The second overall purpose of this essay is to look at why there is no Bayesian counterpart to these models.  While it has been the case from time to time that researchers have used Bayesian methods to test these models, there is a problem with doing this with Frequentist models.  As with the roulette example above, when constructed in a different paradigm, the two models make two different predictions.  To examine a Frequentist model with Bayesian methods may be to check the wrong predictions.  After all, a Bayesian check that the bookies should offer 1:1 odds would fail for the Bayesian just as readily as for the Frequentist, but the proper Bayesian prediction isn’t for 1:1 odds.  A Bayesian methodology requires a complete rebuilding of the model.  That is where a calculus problem begins to happen.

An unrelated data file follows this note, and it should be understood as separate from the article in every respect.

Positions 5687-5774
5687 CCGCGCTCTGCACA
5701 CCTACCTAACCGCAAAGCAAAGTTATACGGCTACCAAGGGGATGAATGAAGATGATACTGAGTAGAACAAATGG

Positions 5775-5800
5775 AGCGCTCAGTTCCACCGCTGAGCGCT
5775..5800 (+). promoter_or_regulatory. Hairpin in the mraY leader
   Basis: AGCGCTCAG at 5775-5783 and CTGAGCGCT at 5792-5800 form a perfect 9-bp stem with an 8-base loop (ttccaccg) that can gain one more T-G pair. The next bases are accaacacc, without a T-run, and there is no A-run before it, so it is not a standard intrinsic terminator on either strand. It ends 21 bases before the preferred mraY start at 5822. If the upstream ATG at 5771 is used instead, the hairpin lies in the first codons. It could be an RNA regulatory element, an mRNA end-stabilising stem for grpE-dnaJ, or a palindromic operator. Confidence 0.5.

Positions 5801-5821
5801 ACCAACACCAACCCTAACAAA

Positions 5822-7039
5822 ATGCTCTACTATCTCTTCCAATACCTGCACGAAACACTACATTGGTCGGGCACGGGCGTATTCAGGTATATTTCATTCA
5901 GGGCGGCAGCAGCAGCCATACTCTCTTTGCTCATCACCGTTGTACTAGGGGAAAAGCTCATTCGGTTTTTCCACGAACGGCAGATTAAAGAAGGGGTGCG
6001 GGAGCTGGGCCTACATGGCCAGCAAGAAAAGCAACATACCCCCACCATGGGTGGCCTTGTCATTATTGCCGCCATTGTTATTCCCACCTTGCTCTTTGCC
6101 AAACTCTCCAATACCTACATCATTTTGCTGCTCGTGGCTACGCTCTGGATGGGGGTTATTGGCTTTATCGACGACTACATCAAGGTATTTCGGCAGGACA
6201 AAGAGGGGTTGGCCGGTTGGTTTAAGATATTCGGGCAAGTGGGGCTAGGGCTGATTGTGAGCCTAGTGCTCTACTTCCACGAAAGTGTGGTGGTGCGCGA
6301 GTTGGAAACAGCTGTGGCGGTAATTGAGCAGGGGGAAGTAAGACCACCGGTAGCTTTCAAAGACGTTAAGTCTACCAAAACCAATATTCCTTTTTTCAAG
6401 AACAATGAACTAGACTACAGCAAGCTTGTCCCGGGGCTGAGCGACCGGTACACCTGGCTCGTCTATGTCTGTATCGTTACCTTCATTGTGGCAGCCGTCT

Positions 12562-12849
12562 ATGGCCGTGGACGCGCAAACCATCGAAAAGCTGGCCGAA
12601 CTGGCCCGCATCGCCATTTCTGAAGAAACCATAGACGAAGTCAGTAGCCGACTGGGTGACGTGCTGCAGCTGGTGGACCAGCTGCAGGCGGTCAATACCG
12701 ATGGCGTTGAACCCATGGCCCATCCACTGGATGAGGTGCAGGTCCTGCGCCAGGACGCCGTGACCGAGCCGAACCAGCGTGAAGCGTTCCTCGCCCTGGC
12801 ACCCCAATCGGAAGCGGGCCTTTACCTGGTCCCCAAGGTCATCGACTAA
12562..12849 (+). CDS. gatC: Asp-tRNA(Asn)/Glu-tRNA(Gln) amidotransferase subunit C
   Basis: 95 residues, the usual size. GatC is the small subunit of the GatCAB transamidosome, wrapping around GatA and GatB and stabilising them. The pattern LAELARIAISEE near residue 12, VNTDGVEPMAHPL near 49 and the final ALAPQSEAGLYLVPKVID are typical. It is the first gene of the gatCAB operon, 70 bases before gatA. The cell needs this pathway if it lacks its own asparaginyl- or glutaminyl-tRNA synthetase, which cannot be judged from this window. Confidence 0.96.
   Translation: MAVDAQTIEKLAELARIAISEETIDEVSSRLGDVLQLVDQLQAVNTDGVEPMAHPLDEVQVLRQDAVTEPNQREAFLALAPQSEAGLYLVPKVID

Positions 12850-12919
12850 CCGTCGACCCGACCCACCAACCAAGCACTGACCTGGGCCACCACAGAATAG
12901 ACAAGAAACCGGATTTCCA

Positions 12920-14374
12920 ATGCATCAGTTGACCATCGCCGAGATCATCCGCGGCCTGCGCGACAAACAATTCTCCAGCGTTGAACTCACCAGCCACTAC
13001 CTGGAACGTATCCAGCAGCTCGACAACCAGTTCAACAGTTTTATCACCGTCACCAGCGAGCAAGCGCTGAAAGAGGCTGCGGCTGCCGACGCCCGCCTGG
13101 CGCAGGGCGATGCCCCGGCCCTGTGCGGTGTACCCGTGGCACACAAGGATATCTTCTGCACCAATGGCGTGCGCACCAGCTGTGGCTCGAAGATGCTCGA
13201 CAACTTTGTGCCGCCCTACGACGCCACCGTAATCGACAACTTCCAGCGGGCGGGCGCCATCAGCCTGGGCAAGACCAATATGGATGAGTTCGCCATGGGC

Ito methods are Frequentist methods and assume the parameters are known with certainty.  It follows the thinking of the null hypothesis.  When one asserts a null hypothesis one is asserting, with perfect certainty, the true value of the parameters.  The difference between the modeling and testing is that the experiment is built with the intent to reject the null.  For the modeling to hold, the assumption of complete information on the parameters turns out to be very important.


The importance shows up when it is realized that parameters are random numbers in Bayesian thinking, so one must assert that one does not know the parameters.  Knowledge of the true value of the parameters is a big deal.  That is a lot of information about the world.  If that assumption is dropped, the calculations also have to account for the uncertainty in the parameters and not just the uncertainty from the chance variable.  That is a different class of problem.  The Capital Market Line vanishes from existence with that added uncertainty.